Today, I am announcing my endorsement of Barack Obama for President.
This wasn't an easy decision for me. Democrats were blessed this year with many talented and capable candidates, and I believe both Sen. Clinton and Sen. Obama would make fine presidents. But Sen. Obama's proven judgment, his hopeful vision for America, and his unmatched ability to motivate millions of Americans eager for change made the choice for me.
I have enormous respect for Sen. Clinton. She is smart, dedicated and a champion of those often underserved and forgotten. She has a remarkable record of achievement that inspires us all. And her election would fulfill a life long dream for so many of us who have been fighting for women's rights. She would make a great president.
But for me, Barack Obama is the best choice.
There are a number of reasons I could cite. He has promoted smart policies to address our nation's greatest challenges. He was right on Iraq when so many were wrong. He speaks with an eloquence that most public officials can only dream of and is inspiring millions of Americans to reconnect with politics or connect for the first time. And he can win in November.
These are all true and good reasons, but I also believe Barack Obama is the better choice because of something larger and perhaps more important. Simply put, he has made a call to the better angels of our nature. He is challenging us to lift ourselves out of the ugliness that increasingly consumes Washington, where the heat of your argument counts for more than the light it should bring. He is asking us to stand together as Americans and transcend the traditional lines that have so often divided us by party affiliation, economic status, gender, or race. He is calling on us to rethink our approach to problem solving in the face of the enormous challenges facing our country, like Iraq, economic recession, global warming, record energy prices, and 47 million Americans without health insurance, to name just a few. I believe in his effort to put our country on a new path and want to help him make that happen.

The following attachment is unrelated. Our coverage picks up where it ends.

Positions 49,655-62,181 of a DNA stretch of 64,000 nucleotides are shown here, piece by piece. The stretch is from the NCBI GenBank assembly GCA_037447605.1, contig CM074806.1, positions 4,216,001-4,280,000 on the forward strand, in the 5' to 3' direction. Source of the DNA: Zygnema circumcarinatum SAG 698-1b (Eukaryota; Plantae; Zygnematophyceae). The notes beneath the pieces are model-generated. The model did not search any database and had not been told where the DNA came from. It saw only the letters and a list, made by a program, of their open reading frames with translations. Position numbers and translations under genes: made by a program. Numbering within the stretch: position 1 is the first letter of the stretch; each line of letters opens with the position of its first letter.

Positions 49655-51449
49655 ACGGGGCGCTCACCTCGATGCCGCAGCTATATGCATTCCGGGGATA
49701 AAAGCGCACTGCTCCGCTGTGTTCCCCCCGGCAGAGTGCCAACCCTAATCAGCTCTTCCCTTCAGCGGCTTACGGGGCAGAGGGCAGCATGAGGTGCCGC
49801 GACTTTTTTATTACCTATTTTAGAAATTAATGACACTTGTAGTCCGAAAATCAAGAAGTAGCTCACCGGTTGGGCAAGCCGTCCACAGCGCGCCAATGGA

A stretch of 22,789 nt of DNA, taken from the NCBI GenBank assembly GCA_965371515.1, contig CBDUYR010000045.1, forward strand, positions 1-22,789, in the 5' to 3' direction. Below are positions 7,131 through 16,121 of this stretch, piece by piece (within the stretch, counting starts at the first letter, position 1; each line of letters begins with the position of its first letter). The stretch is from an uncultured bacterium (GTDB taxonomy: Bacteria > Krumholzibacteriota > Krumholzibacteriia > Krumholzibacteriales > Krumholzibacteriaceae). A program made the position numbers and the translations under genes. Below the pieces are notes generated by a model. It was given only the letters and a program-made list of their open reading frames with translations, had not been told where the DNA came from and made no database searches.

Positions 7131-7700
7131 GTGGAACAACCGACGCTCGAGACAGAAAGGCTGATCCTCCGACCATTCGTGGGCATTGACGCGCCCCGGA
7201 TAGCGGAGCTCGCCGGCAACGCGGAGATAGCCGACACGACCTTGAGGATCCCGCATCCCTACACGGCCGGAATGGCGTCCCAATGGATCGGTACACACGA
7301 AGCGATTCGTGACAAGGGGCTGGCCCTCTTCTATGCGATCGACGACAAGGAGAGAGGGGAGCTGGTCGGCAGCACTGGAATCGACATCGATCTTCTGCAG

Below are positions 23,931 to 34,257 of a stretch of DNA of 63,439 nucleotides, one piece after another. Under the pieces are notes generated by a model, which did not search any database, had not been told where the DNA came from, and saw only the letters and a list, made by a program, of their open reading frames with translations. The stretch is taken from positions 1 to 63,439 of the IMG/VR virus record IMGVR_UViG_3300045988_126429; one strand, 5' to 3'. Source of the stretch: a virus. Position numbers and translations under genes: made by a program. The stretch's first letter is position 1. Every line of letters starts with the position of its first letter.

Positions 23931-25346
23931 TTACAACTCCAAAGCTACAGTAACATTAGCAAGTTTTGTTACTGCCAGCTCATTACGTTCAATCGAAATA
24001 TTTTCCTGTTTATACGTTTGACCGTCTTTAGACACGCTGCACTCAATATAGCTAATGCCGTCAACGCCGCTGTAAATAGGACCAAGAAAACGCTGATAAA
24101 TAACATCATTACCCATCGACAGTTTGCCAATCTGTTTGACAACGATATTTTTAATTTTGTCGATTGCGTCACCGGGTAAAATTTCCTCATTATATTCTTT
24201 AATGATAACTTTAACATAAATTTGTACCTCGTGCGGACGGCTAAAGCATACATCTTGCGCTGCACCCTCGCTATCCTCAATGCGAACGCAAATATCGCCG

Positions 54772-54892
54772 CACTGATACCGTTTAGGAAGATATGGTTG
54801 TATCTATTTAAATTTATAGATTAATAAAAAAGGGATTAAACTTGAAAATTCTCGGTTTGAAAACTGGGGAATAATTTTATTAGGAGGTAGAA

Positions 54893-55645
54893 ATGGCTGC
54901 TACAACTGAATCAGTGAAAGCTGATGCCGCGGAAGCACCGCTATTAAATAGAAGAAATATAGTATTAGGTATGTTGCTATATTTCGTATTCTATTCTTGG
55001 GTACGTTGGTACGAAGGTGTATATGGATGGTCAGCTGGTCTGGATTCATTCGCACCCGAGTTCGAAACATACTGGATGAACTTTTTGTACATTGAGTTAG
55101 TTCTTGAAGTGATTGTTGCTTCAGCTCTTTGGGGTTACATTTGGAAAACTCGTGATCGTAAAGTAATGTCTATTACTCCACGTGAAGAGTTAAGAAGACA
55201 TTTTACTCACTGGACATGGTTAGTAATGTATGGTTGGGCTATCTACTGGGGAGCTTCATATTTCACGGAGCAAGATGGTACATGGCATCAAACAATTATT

I came to Washington 10 years ago after winning the seat my husband Walter held. In office for a mere 10 months before he died, he had lost none of the idealism and faith in American democracy that propelled his life. Quite frankly, I don't believe he ever would have and I know that I have tried to keep that fire burning. But I'll admit it's hard, when so much of what's going on around you is less about meeting our country's challenges and more about demonizing your political opponents.
Walter once said that "we are strongest as people when we are directed by that which unites us, rather than giving into the fears, suspicions, innuendos and paranoias that divide." For years I have been waiting for a president that speaks to that vision. I believe Barack Obama may very well be that rare leader.